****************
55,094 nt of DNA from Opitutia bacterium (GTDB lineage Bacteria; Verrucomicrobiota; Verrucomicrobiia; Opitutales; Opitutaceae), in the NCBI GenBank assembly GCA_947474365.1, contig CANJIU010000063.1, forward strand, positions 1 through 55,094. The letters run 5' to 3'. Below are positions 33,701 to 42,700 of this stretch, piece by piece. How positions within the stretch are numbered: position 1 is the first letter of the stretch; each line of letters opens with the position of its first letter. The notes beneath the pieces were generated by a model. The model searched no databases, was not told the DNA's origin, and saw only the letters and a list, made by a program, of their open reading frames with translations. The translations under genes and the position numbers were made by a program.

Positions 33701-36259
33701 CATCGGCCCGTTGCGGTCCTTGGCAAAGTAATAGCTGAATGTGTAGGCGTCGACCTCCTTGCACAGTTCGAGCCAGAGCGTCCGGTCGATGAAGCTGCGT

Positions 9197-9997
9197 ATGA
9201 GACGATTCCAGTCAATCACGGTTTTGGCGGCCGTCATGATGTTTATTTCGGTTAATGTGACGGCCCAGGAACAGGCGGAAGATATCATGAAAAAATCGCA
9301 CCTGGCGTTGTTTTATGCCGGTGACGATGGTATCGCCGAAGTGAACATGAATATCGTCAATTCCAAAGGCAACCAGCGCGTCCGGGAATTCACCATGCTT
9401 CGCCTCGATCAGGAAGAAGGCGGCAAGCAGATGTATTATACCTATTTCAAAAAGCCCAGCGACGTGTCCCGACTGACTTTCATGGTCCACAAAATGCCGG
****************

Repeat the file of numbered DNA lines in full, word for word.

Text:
55,094 nt of DNA from Opitutia bacterium (GTDB lineage Bacteria; Verrucomicrobiota; Verrucomicrobiia; Opitutales; Opitutaceae), in the NCBI GenBank assembly GCA_947474365.1, contig CANJIU010000063.1, forward strand, positions 1 through 55,094. The letters run 5' to 3'. Below are positions 33,701 to 42,700 of this stretch, piece by piece. How positions within the stretch are numbered: position 1 is the first letter of the stretch; each line of letters opens with the position of its first letter. The notes beneath the pieces were generated by a model. The model searched no databases, was not told the DNA's origin, and saw only the letters and a list, made by a program, of their open reading frames with translations. The translations under genes and the position numbers were made by a program.

Positions 33701-36259
33701 CATCGGCCCGTTGCGGTCCTTGGCAAAGTAATAGCTGAATGTGTAGGCGTCGACCTCCTTGCACAGTTCGAGCCAGAGCGTCCGGTCGATGAAGCTGCGT

Positions 9197-9997
9197 ATGA
9201 GACGATTCCAGTCAATCACGGTTTTGGCGGCCGTCATGATGTTTATTTCGGTTAATGTGACGGCCCAGGAACAGGCGGAAGATATCATGAAAAAATCGCA
9301 CCTGGCGTTGTTTTATGCCGGTGACGATGGTATCGCCGAAGTGAACATGAATATCGTCAATTCCAAAGGCAACCAGCGCGTCCGGGAATTCACCATGCTT
9401 CGCCTCGATCAGGAAGAAGGCGGCAAGCAGATGTATTATACCTATTTCAAAAAGCCCAGCGACGTGTCCCGACTGACTTTCATGGTCCACAAAATGCCGG